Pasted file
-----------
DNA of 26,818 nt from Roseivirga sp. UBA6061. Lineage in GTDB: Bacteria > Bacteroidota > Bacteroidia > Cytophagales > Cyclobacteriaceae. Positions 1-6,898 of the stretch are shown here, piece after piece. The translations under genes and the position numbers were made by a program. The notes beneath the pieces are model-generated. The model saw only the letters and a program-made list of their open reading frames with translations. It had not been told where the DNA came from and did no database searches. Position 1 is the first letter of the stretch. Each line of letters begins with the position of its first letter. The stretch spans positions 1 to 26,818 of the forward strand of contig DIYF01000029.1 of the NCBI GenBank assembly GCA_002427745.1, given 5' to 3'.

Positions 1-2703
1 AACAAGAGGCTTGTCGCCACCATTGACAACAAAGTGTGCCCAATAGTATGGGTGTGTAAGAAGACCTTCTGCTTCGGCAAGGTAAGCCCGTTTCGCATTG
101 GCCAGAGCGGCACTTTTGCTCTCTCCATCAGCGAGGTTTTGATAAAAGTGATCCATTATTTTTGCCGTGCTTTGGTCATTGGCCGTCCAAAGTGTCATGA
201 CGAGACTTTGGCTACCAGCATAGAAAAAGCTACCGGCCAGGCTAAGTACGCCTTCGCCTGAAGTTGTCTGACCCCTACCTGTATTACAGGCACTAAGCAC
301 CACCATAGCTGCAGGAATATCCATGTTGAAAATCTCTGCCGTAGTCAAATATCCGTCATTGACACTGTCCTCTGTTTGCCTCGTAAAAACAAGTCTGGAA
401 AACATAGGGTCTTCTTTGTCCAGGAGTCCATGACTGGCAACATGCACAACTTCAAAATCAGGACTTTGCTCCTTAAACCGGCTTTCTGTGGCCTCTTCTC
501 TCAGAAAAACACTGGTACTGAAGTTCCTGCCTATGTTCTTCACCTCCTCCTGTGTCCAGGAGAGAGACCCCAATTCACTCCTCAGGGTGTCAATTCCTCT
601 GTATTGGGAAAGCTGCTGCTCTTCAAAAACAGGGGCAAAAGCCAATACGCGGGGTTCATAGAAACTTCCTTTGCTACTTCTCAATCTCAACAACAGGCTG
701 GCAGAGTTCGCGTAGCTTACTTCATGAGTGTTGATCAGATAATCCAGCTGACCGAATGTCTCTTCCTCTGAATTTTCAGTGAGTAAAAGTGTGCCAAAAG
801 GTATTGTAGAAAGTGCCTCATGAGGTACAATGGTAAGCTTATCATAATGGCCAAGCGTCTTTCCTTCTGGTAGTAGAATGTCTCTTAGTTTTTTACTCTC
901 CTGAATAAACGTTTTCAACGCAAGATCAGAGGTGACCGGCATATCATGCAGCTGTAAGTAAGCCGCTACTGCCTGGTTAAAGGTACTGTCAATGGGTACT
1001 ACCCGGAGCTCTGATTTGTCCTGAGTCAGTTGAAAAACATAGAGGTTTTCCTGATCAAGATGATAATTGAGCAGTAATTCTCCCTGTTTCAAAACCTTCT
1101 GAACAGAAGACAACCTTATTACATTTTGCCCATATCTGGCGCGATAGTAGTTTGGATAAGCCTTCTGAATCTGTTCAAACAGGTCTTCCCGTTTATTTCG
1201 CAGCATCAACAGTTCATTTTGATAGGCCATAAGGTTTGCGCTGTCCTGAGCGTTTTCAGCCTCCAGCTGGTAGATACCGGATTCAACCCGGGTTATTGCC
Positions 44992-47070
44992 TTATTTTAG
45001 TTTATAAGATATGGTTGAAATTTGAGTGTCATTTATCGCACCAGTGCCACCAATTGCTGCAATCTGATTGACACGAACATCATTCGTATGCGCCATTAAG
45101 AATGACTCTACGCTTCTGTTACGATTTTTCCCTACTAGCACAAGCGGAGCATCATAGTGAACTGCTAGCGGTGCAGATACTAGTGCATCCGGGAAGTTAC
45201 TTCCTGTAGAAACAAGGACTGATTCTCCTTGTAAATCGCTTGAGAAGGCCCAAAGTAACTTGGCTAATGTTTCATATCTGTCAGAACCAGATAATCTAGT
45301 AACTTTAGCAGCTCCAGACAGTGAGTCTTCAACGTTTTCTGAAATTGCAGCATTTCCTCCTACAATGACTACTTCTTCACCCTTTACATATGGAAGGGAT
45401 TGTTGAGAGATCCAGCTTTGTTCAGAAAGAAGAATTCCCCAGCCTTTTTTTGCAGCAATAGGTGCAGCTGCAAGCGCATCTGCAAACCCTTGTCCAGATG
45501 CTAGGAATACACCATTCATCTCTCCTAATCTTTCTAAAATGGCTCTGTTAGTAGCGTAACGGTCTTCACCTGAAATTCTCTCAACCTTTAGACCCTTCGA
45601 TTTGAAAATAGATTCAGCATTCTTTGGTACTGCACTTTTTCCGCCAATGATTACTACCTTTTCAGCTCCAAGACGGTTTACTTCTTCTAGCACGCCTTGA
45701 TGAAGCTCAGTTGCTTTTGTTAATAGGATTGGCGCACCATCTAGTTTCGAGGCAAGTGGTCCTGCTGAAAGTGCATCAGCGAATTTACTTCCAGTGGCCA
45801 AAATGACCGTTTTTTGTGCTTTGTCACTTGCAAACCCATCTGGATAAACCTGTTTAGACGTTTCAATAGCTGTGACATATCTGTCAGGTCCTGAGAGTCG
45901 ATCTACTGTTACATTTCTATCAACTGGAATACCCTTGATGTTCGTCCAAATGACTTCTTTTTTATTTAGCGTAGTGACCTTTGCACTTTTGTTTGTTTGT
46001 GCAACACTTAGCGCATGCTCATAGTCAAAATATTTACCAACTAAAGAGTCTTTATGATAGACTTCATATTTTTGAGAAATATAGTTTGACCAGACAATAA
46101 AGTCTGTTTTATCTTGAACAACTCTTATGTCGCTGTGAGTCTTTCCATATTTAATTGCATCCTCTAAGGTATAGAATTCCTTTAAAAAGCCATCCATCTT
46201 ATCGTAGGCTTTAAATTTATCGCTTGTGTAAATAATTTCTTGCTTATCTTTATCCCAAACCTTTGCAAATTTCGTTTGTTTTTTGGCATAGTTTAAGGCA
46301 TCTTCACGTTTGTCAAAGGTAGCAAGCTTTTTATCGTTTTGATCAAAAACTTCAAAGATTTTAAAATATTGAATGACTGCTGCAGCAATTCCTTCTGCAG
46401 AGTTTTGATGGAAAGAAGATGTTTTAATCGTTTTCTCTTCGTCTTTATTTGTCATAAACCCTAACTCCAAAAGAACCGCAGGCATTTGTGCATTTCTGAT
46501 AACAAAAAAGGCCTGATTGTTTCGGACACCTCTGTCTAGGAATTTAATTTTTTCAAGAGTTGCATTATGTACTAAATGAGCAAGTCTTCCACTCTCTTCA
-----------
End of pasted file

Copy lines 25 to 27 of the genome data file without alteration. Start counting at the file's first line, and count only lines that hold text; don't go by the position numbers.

45701 TGAAGCTCAGTTGCTTTTGTTAATAGGATTGGCGCACCATCTAGTTTCGAGGCAAGTGGTCCTGCTGAAAGTGCATCAGCGAATTTACTTCCAGTGGCCA
45801 AAATGACCGTTTTTTGTGCTTTGTCACTTGCAAACCCATCTGGATAAACCTGTTTAGACGTTTCAATAGCTGTGACATATCTGTCAGGTCCTGAGAGTCG
45901 ATCTACTGTTACATTTCTATCAACTGGAATACCCTTGATGTTCGTCCAAATGACTTCTTTTTTATTTAGCGTAGTGACCTTTGCACTTTTGTTTGTTTGT